The implications of raising admission standards at a large public institution

Reine T Sarmiento, Fordham University

Abstract

In 2009, the American Presidents University (APU) raised the admissions standards at its senior colleges with the intent to increase graduation rates. The decision drew mixed opinions because the institution, located in Metropolis, had a long reputation of providing educational opportunities to underserved populations. The purpose of this study was to determine whether an increase in admission standards in 2009 contradicted APU’s core mission to educate minority and underserved populations. This quantitative study was an examination of the 2009 freshman cohort and the four- and five-year graduation rates of the senior colleges, compared to the 2008 freshman cohort. The ethnicities of both cohorts were examined. Critical race theory formed the conceptual framework to explain how APU made decisions without the consideration of minorities. The study findings showed that admission standards and graduation rates were related. Asian populations had the highest graduation rates. Pierce College, having no or low admission standards, had the lowest graduation rates. Washington College enrolled a majority of the Blacks and Hispanics in Metropolis, but still had effective graduation rates in relation to the other APU colleges. The key to addressing this issue is to build pathways for students from high school to the senior college, as well as to provide viable alternative routes via the community college.^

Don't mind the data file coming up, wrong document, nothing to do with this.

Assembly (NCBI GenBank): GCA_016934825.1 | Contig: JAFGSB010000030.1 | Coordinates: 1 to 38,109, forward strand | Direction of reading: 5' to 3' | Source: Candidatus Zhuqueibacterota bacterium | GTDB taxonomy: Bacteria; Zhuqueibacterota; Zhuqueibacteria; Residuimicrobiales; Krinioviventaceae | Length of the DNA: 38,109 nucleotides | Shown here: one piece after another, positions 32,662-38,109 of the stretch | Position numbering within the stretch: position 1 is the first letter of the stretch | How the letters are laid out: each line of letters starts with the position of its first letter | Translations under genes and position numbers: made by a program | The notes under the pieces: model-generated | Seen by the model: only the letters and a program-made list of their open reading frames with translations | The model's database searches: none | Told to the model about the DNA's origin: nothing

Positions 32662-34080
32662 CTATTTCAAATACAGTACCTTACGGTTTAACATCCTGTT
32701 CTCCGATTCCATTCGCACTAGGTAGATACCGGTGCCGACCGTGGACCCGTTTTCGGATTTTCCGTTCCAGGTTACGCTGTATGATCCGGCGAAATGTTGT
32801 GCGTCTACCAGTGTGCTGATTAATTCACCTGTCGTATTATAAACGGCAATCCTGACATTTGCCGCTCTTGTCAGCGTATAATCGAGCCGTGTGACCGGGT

Subject Area

Education

Recommended Citation

Sarmiento, Reine T, "The implications of raising admission standards at a large public institution" (2016). ETD Collection for Fordham University. AAI10154266.
http://fordham.bepress.com/dissertations/AAI10154266

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